Parsing of instructions is relatively straightforward: we're only interested in the numbers, so after selecting the relevant part of i5, and adding an LF, for each line, remove all occurring letters ('fromtve') and execute (`".`). Add 0 _1 _1 to convert 1-based column numbers in the input into 0-based numbers:

```
p1 =: 0 _1 _1+"1 [:(".@(-.&'fromtve');._2) 1 ,&LF@{:: ]
```

The result is a matrix of instructions per row, with columns giving numbers of crates to move, source and destination stack indices.

## Part 1

Part 1 asks for moving one crate at a time, and returning the letters of the crates of the top boxes.

I implemented the operations as the explicit `op` verb, taking as right input an instruction, and as left input the state (list of boxed stacks):

```
op=: {{
'nn f t'=. _1 1 1*y NB. _1* for taking from the end
ft=. f,t NB. update from and to stacks at once
NB. rem nn ; add from other row
(((nn&}.&.>@[)`((,nn|.@{.])&.>)"0 |.)~ ft{x) ft } x
}}
```

The interesting part is the amend on the last line: it updates the source (from) and destination (to) stacks in x at the same time: `ft{x` selects both stacks, and hook to the left (`(v |.)~`

) causes the left verb to be presented "from,to" to the left and "to,from" to the right.
The two verbs in the gerund on the left do the heavy lifting, with `u`v"0` applying verb `u` between the first stack (from) and the second stack (to); and verb `v` between the second (to) and first (to) stack.

The first verb `nn&}.&.>@[`

drops `|nn` items from the back of the from stack.

The second verb `(, nn |.@{. ])&.>`

is a hook that takes the last `|nn` items from the from stack (right), reverses them (as boxes are taken one by one), and adds to the to stack (left).

The amend replaces the from-to stacks by the processed versions in the stacks (x).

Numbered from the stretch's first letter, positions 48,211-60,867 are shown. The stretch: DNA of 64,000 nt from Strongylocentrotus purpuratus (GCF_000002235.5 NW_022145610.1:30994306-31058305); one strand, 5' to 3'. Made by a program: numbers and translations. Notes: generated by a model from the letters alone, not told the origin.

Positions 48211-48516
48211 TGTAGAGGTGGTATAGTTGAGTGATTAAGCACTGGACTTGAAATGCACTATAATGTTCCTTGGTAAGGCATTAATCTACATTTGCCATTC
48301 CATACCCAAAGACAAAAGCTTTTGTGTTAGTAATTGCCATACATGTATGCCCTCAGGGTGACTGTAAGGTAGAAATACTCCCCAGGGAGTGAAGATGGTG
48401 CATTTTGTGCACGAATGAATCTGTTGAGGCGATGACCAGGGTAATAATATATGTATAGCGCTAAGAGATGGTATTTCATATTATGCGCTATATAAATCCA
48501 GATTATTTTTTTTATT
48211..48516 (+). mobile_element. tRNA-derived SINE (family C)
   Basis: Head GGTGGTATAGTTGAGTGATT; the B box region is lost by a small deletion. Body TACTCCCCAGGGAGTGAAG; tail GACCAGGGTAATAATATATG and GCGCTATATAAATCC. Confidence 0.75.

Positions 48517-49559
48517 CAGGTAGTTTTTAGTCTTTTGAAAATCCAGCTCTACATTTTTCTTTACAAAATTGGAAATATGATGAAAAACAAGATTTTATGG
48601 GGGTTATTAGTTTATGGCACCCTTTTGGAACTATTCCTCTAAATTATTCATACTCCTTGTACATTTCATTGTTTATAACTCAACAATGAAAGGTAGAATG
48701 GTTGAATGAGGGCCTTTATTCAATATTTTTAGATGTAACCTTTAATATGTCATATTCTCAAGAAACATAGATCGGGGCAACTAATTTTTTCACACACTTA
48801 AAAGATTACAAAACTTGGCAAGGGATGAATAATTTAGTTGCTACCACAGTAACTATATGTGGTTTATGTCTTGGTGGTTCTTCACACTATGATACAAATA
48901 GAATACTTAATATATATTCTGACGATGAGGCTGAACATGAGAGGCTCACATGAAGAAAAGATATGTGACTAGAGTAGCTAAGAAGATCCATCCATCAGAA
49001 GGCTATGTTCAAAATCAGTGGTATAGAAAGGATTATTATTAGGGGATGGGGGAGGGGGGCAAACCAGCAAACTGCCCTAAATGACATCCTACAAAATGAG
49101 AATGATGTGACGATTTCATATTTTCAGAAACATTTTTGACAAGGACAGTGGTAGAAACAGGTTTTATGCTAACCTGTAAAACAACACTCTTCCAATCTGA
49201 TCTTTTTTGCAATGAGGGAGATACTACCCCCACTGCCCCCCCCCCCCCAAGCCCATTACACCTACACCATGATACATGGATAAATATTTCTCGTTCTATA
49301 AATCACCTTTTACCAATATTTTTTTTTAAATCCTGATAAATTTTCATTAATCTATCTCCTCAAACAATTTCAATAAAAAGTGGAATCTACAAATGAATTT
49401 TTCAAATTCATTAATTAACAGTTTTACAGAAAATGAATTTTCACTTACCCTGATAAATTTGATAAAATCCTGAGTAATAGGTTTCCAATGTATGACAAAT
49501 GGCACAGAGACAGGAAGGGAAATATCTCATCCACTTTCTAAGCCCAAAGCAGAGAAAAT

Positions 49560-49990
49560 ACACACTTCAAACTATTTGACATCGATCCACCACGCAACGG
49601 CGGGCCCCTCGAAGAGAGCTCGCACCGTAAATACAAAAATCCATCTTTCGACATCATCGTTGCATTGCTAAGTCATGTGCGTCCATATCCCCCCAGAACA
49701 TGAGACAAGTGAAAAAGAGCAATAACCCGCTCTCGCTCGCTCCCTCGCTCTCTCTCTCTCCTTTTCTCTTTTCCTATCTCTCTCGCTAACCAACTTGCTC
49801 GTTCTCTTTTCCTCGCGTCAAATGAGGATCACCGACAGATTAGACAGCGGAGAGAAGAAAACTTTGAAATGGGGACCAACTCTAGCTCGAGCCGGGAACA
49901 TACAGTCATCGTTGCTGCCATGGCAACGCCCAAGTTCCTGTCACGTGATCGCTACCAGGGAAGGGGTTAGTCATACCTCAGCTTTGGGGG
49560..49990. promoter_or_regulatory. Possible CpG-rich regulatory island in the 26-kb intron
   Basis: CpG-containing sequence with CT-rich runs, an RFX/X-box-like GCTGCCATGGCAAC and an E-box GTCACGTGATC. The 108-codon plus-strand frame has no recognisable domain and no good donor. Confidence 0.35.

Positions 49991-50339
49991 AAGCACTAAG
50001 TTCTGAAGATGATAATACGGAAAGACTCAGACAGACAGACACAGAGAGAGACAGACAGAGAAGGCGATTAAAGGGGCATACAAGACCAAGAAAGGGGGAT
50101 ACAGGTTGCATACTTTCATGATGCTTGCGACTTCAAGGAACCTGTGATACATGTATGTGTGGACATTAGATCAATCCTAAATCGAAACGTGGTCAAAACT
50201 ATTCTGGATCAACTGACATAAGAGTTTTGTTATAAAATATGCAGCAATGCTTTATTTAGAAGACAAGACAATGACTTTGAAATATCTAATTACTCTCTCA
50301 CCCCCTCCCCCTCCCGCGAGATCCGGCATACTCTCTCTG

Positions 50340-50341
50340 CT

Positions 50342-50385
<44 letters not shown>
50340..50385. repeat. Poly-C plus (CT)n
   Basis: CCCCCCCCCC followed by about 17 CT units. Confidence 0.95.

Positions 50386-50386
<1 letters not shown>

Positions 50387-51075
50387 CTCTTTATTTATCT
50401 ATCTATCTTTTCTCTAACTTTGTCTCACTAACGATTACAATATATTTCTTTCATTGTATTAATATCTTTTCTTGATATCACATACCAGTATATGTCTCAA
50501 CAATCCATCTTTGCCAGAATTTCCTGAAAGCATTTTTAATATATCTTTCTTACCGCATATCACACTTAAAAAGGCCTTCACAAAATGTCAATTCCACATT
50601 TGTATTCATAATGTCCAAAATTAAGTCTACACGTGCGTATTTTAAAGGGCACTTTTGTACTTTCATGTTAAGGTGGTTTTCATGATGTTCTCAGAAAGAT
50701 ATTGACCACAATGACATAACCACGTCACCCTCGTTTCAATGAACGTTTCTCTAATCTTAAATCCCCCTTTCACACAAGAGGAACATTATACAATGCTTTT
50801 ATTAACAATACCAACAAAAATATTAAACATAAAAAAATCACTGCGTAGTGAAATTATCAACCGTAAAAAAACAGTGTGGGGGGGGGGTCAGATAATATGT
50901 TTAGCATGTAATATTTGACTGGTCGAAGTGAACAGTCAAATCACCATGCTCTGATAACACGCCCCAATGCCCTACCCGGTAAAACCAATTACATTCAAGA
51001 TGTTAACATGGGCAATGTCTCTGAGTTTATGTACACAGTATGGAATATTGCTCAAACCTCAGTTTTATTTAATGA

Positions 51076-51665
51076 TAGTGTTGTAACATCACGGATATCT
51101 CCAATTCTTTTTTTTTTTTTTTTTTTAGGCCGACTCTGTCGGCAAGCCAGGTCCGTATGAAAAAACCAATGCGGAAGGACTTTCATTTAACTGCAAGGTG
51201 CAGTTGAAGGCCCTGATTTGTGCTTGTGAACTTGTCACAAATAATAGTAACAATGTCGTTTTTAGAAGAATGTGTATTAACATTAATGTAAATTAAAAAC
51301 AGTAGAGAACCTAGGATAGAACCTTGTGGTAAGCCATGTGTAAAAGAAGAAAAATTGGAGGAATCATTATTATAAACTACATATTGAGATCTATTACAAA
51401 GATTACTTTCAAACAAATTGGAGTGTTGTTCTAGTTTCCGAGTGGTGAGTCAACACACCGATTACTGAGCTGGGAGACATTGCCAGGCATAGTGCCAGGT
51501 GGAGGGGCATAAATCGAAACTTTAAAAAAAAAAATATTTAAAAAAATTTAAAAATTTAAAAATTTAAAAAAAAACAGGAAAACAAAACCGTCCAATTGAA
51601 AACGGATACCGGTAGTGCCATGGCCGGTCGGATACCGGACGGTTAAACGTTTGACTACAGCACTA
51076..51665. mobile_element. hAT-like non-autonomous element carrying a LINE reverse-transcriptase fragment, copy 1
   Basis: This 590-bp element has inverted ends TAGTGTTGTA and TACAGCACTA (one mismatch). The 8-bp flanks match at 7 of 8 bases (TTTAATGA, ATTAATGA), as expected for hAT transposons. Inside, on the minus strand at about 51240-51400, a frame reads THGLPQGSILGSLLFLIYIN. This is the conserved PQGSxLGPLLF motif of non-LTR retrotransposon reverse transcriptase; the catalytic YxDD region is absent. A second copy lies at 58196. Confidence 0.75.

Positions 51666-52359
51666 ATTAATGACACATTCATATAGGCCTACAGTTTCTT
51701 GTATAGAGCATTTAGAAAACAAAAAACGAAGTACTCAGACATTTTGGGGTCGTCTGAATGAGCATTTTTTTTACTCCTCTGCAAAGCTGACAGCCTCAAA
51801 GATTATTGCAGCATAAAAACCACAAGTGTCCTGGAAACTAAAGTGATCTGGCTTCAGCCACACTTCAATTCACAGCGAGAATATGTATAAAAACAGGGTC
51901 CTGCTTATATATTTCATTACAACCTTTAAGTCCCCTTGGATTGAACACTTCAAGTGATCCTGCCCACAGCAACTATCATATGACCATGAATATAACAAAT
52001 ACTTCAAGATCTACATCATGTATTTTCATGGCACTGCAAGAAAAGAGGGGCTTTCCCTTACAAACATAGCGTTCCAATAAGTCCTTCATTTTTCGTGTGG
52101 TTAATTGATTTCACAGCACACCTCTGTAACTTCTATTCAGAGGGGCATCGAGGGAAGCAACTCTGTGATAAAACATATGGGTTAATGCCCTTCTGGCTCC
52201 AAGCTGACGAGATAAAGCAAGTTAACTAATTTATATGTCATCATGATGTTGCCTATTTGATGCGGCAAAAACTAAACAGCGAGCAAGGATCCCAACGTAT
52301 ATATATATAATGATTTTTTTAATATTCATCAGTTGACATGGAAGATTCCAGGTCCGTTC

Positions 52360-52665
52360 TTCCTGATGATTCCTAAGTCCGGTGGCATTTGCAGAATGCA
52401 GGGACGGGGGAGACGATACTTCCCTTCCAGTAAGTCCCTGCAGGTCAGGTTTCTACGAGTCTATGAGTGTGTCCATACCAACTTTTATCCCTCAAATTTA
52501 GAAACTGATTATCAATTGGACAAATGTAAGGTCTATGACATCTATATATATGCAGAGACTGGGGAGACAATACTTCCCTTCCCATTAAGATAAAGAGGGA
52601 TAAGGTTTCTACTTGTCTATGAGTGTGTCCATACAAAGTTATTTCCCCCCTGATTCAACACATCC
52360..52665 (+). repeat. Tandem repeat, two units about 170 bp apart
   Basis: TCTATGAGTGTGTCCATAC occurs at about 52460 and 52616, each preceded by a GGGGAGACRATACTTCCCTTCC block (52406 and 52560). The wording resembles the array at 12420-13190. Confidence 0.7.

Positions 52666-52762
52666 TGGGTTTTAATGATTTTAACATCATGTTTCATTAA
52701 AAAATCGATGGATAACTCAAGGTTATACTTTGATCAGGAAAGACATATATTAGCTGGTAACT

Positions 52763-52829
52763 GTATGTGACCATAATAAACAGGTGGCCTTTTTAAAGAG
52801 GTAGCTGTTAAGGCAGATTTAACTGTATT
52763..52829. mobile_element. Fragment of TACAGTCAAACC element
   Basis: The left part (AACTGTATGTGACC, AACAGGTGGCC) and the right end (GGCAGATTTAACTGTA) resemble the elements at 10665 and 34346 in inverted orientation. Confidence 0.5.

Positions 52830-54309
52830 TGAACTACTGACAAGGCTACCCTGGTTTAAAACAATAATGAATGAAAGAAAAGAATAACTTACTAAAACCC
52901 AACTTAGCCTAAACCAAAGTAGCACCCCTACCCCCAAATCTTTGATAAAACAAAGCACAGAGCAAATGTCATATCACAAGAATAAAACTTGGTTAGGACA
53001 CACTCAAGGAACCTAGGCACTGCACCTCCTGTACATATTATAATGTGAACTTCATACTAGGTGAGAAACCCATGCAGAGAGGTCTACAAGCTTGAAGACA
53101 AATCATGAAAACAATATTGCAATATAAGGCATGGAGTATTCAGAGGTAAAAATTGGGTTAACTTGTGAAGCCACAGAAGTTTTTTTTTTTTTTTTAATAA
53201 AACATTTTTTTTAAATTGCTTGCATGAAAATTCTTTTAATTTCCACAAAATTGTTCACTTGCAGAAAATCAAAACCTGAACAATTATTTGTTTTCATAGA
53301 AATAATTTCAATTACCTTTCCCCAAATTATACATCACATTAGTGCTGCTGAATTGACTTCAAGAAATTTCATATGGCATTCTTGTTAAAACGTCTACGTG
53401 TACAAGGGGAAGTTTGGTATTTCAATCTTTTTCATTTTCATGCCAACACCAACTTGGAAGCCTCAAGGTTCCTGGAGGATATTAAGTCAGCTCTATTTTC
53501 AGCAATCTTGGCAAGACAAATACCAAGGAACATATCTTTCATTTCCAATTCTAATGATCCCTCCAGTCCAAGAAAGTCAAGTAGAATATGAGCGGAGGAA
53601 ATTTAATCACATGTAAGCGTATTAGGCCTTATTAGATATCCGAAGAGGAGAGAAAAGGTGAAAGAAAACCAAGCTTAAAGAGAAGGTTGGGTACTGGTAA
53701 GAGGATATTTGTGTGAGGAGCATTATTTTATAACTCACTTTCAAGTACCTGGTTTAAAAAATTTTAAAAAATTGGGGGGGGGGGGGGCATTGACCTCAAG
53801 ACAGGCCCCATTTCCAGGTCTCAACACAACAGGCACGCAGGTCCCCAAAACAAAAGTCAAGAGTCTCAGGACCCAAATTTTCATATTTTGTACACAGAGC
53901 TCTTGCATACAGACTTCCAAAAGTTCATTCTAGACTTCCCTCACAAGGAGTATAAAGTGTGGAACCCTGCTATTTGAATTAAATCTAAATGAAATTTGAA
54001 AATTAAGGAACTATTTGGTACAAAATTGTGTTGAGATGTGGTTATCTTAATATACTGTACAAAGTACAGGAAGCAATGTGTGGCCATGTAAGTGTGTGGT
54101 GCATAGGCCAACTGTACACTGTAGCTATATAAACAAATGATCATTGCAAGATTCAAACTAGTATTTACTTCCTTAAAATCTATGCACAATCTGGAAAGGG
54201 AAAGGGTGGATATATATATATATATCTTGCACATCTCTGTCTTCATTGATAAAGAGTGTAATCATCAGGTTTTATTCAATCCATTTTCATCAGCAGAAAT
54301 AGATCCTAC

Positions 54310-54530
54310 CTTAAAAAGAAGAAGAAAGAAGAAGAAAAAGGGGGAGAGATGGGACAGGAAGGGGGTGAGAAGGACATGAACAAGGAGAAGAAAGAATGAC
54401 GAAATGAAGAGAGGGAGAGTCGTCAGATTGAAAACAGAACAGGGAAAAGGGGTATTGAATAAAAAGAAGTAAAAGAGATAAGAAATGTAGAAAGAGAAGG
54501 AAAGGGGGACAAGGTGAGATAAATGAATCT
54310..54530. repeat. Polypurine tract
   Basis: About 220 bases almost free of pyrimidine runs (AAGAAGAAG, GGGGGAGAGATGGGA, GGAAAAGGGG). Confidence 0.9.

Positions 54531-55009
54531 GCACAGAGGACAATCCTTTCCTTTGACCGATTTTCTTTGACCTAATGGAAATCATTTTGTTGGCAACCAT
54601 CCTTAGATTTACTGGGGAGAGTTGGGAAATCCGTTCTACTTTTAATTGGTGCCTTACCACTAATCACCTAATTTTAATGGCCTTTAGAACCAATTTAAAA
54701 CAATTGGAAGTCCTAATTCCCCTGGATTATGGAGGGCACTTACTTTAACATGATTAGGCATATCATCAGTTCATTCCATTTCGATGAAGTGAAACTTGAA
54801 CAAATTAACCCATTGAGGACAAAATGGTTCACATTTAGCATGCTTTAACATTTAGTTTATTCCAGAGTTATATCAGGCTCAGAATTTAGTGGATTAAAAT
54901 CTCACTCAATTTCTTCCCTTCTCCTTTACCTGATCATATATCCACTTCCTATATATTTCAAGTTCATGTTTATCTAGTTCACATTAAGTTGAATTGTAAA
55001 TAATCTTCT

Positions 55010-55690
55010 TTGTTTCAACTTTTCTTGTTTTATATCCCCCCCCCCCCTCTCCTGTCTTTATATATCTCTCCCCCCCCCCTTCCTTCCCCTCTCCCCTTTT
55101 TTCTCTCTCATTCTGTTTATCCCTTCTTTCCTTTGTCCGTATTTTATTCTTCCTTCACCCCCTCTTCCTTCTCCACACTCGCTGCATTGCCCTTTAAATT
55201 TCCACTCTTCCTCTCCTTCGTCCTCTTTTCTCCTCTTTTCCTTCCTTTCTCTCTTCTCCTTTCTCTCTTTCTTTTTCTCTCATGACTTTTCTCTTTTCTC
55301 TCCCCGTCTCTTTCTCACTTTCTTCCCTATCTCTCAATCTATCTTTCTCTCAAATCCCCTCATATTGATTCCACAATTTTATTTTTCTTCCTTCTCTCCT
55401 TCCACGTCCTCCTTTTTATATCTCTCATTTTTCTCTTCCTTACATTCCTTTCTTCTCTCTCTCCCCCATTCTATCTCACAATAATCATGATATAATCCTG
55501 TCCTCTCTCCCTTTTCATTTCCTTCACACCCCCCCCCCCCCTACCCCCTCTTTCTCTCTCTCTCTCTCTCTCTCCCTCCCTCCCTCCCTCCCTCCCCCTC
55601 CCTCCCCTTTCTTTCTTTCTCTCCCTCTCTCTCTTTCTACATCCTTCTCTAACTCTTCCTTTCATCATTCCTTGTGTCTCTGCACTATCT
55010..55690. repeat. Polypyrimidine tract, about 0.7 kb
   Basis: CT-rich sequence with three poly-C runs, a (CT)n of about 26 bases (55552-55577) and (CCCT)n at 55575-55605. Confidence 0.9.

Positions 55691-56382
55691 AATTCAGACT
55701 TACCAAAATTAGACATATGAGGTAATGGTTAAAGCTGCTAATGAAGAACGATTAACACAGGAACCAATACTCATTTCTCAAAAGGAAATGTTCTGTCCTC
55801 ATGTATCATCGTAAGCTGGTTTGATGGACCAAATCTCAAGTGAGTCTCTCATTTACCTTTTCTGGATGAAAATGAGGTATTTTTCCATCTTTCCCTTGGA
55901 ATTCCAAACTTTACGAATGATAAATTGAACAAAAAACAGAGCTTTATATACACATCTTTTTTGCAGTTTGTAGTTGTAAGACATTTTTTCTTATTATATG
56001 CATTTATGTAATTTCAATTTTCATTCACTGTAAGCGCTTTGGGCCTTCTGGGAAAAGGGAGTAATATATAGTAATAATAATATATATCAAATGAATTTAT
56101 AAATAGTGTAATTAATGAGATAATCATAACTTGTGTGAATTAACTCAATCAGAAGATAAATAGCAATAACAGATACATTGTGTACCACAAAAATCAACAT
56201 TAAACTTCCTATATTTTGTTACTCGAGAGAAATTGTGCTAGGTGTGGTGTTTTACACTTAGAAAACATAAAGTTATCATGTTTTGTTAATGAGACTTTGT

The last missing piece is a verb for applying all instructions. Among many possibilities, I chose a recursive approach using Self-Reference and Agenda that, while operations are available, executes them, and calls `op` on the new state and the instruction list without the first element:

```
rep =: ] `(}.@[ $: (op{.)~)@.(*@#@[)
NB. condition| ^^^^^ instructions left?
NB. 1: | ^^^^^^ execute first instruction on state
NB. | ^^ self-reference to rep
NB. |^^^^ shortened instruction list
NB. ^^^ 0: return state
```

Piecing together parsing and extracting the last elements of the stacks completes the solution:

```
part1 =: [: {:&> p1 rep p0
```

## Part 2

Part two ask for a modification where, rather than moving boxes one by one, boxes are moved together. This amounts to simply removing the reverse in the second gerund (making the update to the destination stack) in op:

```
opb=: {{
'nn f t'=. _1 1 1*y
ft=. f,t
NB. rem nn ; add from other row
(((nn&}.&.>@[)`((,nn{.[)&.>)"0 |.)~ ft{x) ft } x
}}
```

Although this adaption could have been more elegant, i.e. by converting `op` and `rep` to adverbs taking `]` or`|.` as argument for parts 1 and 2, respectively, copying and pasting was faster:

```
repb=: ]`(}.@[ $: (opb{.)~)@.(*@#@[)
part2=: [: {:&> p1 repb p0
```